Pair isn't just plucky
Jeremy D. Bonfiglio | Herald Palladium | 7 June 2012
ST. JOSEPH - Paula Bressman met Rachel Miller in September 2010 at the audition to fill the harp vacancy in the Southwest Michigan Symphony Orchestra.
"I looked up and saw this girl that was just a mess," Bressman says, laughing. "Her hair was wet and she looked a little crazed, but she still ended up winning the audition and I ended up coming in second."
When the SMSO needed a second harpist that October to perform Richard Strauss' "Death and Transfiguration" and again in March 2011 for Gustav Holst's "The Planets," they called Bressman to sit in the second chair.
"'The Planets' has two difficult and very exposed harp parts and we just had a blast together," Miller says. "It was during that concert cycle that we figured out how similar we are musically, which is really rare. We have the same rehearsal techniques, and our general attitude toward playing and musical ideas and interpretations all matched so we were really excited by that."
The idea that the two concert harpists should perform together outside of orchestra had just begun to percolate when SMSO music director Robin Fountain suggested they perform as a duo as part of the SMSO's Casual Classics Concert Series. Tonight, at The Heritage Museum & Cultural Center, they'll be doing just that in a program called "Beyond Pluck." The duo also will be performing together Sunday at the Fernwood Botanical Garden & Nature Preserve in Niles as part of the WAUS Second Sunday Concert Series.
"We were already talking about becoming a harp duo and he kind of precipitated us doing this a little faster," says Bressman, who studied under Fountain at Vanderbilt University's Blair School of Music, where he remains a member of the faculty.
The 27-year-old Bressman, a Nashville, Tenn., native, says she was 6 years old when she discovered the harp.
"I had started the piano at age 5 and my parents could tell that I hated it," Bressman says. "Then they took me to a party and I saw a blonde woman playing a harp and I thought it was the most impressive, beautiful thing I'd ever seen. So I started demanding they get me a harp. They got me a small lever harp and that was it. I've known that I wanted to make it my career since I was 12."
Miller, who grew up in New England but moved to Berrien Springs with her family while in high school, has a similar tale.
"It was a family trip to Boston and I was 3," the 22-year-old says. "I heard this sound and I turned the corner and there it was. The harp is very striking in its look. There was the look of it, and the sound of it and, yes, the lady in a big dress. I started bugging my parents right away but since I was a toddler it took them awhile to find out if I was serious. I had my first lesson on my eighth birthday."
In addition to sitting in on occasion with the SMSO, Bressman, who still lives in Nashville, is the acting principal harpist of the Murfreesboro Symphony Orchestra and Orchestra Kentucky Bowling Green. She also teaches elementary music at Franklin Classical School in Franklin, Tenn., and is a faculty member at Austin Peay State University and Belmont University. In addition to her time at Vanderbilt, Bressman earned a master's degree from the University of Cincinnati's College-Conservatory of Music.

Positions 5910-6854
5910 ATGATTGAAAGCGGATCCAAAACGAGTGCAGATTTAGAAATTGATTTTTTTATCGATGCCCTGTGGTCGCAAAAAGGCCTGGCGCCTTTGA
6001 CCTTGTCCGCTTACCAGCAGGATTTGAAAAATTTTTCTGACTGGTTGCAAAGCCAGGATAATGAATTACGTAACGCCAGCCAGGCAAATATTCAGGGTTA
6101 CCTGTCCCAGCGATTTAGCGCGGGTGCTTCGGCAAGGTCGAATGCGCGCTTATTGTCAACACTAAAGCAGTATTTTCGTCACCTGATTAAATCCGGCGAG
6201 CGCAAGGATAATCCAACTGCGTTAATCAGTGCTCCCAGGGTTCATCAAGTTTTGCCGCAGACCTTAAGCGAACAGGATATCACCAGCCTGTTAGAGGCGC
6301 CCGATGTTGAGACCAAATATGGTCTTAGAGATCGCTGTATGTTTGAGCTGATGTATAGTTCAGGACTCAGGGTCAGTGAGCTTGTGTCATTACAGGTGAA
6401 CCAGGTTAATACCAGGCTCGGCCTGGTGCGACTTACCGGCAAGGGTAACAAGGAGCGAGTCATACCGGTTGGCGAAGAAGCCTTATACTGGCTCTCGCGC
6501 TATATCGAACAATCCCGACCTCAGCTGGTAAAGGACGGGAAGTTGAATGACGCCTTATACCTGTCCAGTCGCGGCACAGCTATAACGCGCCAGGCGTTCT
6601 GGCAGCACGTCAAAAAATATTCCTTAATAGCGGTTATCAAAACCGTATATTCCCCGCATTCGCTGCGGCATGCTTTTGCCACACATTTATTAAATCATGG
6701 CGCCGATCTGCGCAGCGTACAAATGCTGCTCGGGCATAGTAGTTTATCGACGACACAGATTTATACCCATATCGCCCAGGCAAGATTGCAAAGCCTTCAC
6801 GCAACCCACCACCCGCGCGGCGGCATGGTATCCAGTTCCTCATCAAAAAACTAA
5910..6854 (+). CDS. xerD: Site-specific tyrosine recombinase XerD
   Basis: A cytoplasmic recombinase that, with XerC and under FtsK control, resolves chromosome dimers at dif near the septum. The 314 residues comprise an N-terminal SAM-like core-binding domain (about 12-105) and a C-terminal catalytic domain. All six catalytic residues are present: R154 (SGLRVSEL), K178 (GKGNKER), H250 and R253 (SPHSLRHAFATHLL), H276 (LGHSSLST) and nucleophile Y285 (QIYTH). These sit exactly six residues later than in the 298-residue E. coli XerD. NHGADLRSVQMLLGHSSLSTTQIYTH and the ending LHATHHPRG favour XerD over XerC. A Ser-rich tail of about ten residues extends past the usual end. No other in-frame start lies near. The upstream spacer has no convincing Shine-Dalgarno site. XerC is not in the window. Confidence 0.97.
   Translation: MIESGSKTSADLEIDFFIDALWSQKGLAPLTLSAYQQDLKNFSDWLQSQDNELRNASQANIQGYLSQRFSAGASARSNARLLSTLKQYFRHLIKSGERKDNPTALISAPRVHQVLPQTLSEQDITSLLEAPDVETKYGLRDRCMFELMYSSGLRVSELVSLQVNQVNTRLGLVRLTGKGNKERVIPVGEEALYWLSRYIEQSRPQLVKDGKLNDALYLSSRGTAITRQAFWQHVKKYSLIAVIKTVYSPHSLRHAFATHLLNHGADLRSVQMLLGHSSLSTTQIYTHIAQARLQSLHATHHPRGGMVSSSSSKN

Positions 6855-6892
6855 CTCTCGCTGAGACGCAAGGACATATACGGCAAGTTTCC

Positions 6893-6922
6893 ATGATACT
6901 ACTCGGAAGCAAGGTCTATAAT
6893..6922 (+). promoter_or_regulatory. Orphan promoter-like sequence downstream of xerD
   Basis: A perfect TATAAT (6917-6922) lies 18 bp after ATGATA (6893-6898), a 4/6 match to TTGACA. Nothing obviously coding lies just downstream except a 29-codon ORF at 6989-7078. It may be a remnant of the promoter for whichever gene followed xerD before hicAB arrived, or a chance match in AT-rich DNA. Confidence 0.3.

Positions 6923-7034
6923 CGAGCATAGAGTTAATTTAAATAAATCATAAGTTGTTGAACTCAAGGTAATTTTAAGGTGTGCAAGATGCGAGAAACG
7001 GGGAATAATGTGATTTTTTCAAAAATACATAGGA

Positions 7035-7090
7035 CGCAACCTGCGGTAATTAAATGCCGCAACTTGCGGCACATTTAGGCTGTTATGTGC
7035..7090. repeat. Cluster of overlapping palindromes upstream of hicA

Miller, meanwhile, remains the principal harpist of the SMSO, recently graduating from Michigan State University with a bachelor's degree in harp performance. She's also an avid national competitor, winning the 2010 Anne Adams Award, and placing third in the American Harp Society's National Competition in 2011.
But tonight's program may not be exactly what audiences might expect from two orchestra harpists. While it does include classical favorites such as Claude Debussey's "Clair de Lune" and John Thomas' lush "Cambria" duet, it also features the sultry Latin flavor of Manuel de Falla and the eccentric sounds of Bernard Andrès. In fact, both harpists say, it's the Andrès' piece, "Parvis," that they are most looking forward to playing at tonight's concert.
"It really pushes the boundaries of what we do technically on the harp," Bressman says. "There are some parts where we'll be using our fingernails, tapping on the sound board, using metal tuning forks to create different sounds you aren't used to hearing. The rhythmic drive in that piece is just incredible."
"It's actually written by a harpist so he fully understands our instrument and how many different things it can actually do," Miller adds. "When you have a composer who is that involved in an instrument himself, he's able to write at a level that perhaps another composer who didn't play the harp would not be able to do."
Another unexpected piece on the program is Johann Sebastian Bach's The Toccata and Fugue in D minor, BWV 565, which is traditionally known as an organ piece.
"It's something that is known to be overwhelmingly powerful on the organ," Bressman says. "I think it's just as powerful with two harps but the experience is totally different, which is fascinating."
Although tonight's performance is officially their first as a duo, Bressman and Miller have been working on perfecting the repertoire for the past year, which often meant Bressman had to drive from Nashville to East Lansing for week-long stays that included rehearsals and "lots of food," Miller adds.
"It was important for us not to just play the typical, flowery over-the-top romantic harp repertoire that everyone expects," Bressman says, "because our instruments can do so much more."
That's also the reason why these chose the name "Beyond Pluck," for tonight's opening concert.
"It tells a little bit about our instruments, expanding on what harps do," Bressman says.
"It also kind of hints at the courage it takes to try something unexpected," Miller adds. "That certainly takes a lot of pluck."
© 2012 Herald Palladium